Despite reassurances from Hotpod's founder Max Henderson and yoga teacher Charlie that all will be fine, I'm still expecting a fiery yoga hell.
However, the dimly-lit purple studio is, at a gentle 38 degrees, peaceful and calming.
Hotpod Yoga in action
Housed in a pop-up inflatable heated studio -- think bouncy castle, but without the inflatable floor -- Hotpod Yoga aims to bring heated yoga classes to the masses.
Having launched in February and March with pop-ups in Brixton, Notting Hill and Fulham, the initiative is now to be rolled out in various locations across the UK (including private office spaces).
Classes are taught using the Vinyasa (or flow) yoga method, which uses controlled breathing and a range of challenging moves to strengthen, tone, detox, calm the mind while promoting weight-loss (one session promises to burn 700 calories).
It only takes me a few minutes to adjust to the temperature of the studio and the remainder of the 60-minute class is comfortable. At worst, during the more dynamic moves, I feel flushed.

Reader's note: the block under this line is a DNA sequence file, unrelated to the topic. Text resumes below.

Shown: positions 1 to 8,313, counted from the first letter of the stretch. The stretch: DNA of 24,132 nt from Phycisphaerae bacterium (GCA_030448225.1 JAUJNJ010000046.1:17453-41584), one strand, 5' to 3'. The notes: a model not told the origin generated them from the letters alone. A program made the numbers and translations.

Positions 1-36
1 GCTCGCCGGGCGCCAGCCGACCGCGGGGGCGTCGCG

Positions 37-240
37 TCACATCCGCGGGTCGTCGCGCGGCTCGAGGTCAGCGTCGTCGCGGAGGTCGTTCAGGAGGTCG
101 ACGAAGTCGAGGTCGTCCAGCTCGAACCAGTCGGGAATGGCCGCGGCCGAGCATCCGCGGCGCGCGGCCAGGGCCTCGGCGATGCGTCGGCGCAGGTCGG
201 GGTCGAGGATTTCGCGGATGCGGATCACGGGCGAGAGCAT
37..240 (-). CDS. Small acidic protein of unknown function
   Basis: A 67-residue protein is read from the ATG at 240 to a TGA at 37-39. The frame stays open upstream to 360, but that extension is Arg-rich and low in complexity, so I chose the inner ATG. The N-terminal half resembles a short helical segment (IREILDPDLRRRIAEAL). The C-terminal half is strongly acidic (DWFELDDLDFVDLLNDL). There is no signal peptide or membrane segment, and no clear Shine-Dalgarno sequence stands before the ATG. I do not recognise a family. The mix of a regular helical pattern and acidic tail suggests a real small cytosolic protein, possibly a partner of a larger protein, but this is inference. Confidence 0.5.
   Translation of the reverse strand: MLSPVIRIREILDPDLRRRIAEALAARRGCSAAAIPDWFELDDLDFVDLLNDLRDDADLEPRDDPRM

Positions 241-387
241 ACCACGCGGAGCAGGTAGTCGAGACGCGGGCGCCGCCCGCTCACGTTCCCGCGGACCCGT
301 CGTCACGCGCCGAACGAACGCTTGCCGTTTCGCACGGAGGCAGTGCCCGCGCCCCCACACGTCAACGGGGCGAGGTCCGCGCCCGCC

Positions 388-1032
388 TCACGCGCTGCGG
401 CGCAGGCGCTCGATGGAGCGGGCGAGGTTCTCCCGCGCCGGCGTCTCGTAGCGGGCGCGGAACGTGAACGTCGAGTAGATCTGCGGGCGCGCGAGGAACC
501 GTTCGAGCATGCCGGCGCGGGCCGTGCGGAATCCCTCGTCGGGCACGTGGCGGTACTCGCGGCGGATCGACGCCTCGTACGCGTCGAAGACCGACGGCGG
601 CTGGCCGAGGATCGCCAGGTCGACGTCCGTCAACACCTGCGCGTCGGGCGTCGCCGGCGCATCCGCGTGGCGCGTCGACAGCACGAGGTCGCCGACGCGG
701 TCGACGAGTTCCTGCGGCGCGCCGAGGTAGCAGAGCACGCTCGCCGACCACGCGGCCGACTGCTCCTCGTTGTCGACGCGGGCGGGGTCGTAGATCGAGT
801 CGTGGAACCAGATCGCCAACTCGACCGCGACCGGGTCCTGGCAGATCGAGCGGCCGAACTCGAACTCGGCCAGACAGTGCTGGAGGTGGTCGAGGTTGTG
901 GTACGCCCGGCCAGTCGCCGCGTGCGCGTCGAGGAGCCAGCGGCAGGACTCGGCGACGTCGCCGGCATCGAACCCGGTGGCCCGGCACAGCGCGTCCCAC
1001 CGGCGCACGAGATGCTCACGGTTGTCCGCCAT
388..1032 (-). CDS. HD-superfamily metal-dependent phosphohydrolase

Max tells me that 38 degrees is the optimum temperature to do a heated yoga class.
"Cranking the thermostat up to 42 degrees like some yoga classes doesn't add any benefits," he says. "People may feel like they're sweating more, but they're not."
The classes are suitable for all abilities. And having not tried yoga before, I was pleasantly surprised by its accessibility.
Max tells me that the heat warms up muscles, allowing participants to advance more quickly on to challenging moves and get the most out of their time in class.
The class are gently walked through the various moves by Charlie, the yoga teacher.
She encourages us to drink water regularly and stop if the poses are too painful. She also offers more advanced versions of each pose, to suit all abilities of the class.
When the class is over, I feel physically and mentally refreshed, and definitely understand the appeal of this calming yet physically challenging form of exercise.
One of the main benefits of Hotpod Yoga is the price. Yoga can be an expensive hobby, yet the low-cost overheads mean that a single class in a stunning pop-up studio currently costs just £10 (5 classes are £45 or £80 for 10 classes).